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  • #31
    Some really great tips! I'll have to check out the websites and print out what I need. Also, check out Goodwill Stores. I've found some really good clothes there and they are cheaper than at second-hand stores, but I've also shopped at them also. As for socks, our grandson is really hard on socks, so I cut off the top, turn them wrong-side out, and they are perfect for slipping your hand into for dusting, etc. We're gonna try to have a container garden this year, using heavy-gauge plastic 55 gallon drums cut in half, with holes drilled around the bottom edge for drainage. They eliminate trying to keep a regular garden weeded, and require less watering. A plus if you don't have a lot of space.
    Fortunately, our A-Frame home is very energy efficient, needing only 1 220 A.C. unit on the second floor that keeps the whole house cool, with the aid of ceiling fans, and a fan upstairs aimed downstairs to pull down the cool air. We had double-paned windows and patio door installed about 5 years ago, and that really made a difference. One propane heater keeps the whole house warm, even set at 66 when it's 32 outside. Since we have 3 levels, we aim a fan up into our grand-daughter's room to move cool air up there in the summer, and use fans in the bedrooms to move the air around. Since we are with an electric co-op, they averaged our bill for a year, and we pay the same amount each month. It can go up or down each year, depending on how much electricity we use during the year. But, this makes it easier to plan a budget since we know what the bill will be each month. We have a propane stove, so it's very economical to cook as 100 gallons will last over 6 months, even during the winter when we're using the heater. We had to get a new microwave, and got one with a ventahood, which has really helped take the heat out of the house. I know that will make a difference this summer. As for cooking, I'll often make a HUGE pot of pinto beans, enough to freeze 2 large containers, plus what we're going to eat for that meal. I'll do the same with sausage-chicken gumbo, and will cook 2 roasts at once to put in the freezer. I make my own flour tortillas, which saves money, plus they are so much better than the store-bought ones, which have a slightly sweet taste. Since I grew up eating home-made tortillas by a Mexican woman, it's worth the extra effort. Since I don't like tacos that break apart when you bite into them, I cook my own, leaving them soft. More filling, and they don't fall apart. I'm not sure about the homemade soap as I use the liquid concentrate,and a large container of it will last at least 3 and a half months, and we do a lot of laundry, having 2 teens in the house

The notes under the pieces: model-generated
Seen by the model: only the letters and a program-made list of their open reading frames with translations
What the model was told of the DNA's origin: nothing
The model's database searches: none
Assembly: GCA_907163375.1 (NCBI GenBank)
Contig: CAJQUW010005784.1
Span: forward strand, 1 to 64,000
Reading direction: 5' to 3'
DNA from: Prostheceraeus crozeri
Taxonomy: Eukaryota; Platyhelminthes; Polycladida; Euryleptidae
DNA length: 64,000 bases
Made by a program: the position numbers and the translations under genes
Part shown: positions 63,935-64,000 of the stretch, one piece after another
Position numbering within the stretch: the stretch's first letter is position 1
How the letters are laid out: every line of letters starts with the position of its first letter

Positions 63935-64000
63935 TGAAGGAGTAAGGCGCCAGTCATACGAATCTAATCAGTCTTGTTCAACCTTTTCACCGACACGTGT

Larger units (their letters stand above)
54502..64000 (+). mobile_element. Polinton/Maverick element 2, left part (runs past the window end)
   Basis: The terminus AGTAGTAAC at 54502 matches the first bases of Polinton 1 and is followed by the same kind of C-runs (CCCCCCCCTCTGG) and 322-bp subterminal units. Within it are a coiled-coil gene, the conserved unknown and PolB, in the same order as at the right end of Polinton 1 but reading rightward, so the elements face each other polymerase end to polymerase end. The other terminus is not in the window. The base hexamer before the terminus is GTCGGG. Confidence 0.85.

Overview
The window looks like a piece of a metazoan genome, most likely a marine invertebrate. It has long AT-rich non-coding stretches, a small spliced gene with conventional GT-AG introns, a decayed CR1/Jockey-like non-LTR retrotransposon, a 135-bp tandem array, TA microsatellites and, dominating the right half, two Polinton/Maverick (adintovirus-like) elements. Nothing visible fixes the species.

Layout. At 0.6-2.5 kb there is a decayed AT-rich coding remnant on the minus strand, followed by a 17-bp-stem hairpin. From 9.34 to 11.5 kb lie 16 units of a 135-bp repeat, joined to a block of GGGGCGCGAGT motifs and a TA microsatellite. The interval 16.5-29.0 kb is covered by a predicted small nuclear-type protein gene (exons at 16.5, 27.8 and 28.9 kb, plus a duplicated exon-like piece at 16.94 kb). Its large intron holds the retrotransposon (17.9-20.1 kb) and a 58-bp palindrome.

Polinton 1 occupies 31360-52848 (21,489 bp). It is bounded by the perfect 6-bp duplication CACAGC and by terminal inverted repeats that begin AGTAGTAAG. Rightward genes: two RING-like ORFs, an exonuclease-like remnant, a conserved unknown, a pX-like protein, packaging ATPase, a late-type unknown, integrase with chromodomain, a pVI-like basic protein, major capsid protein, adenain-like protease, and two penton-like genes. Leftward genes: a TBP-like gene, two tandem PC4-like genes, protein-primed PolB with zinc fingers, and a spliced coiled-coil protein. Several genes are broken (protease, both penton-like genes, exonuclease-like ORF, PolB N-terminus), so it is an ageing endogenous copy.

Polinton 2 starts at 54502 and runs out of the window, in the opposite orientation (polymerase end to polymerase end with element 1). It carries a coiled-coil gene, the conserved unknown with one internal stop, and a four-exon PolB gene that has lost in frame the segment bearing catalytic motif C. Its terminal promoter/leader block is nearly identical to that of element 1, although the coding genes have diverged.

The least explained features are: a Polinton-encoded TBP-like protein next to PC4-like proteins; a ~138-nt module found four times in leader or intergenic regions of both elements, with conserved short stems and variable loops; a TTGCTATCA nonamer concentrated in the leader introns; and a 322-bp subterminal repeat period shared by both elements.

I'm looking forward to some more tips
    Texas Mimi

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    • #32
      Originally posted by Seemomgonuts View Post
      You're welcome! She makes me miss my Great Grandma. Makes me wish I was older before she died, so that I could have learned all of this. When I was paying attention to her in the kitchen, all I cared about was cakes! So I can make awesome cakes, but I can't sew or can, both of which were her specialty! Oh well.....I bought my daughter a sewing machine, and we are learning together. I need to learn to knit too.
      There are lots of FREE helps on the net to learn how to knit and crochet. Here's a good site with lots of video lessons on various aspects of knitting. Just do a google search of "learn to knit videos" and lots of links will pop up. Surf around until you find a teacher you like. There are many learn to knit books out there too for a very reasonable cost. Wal Mart even has kits to get you started. I like the videos personally as I'm a more visual learner when it comes to crafts.

      Hope this helps!

      Here's one link to get you started: http://www.knittinghelp.com/videos/learn-to-knit
      Last edited by Abigail; March 3rd, 2009, 01:29 AM. Reason: add link

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      • #33
        Thanks for the link as I would love to learn how to knit. I do crochet, but never learned to knit. It would be nice to be able to knit sweaters

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        • #34
          Sticky

          Can we make this thread as a sticky please. So many excellent tips.

          Buy in bulk and cook in bulk.
          Press sleep mode on computer keyboard instead leaving on 24/7.
          I don't have tv and don't miss tv. I love the classic shows. (Money saver there).

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          • #35
            Originally posted by IlovemyJesus View Post
            would someone explain to me what washing soda is???? Never heard of it.
            http://www.thelaundrybasket.com/Our_...shing_sod.html

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            • #36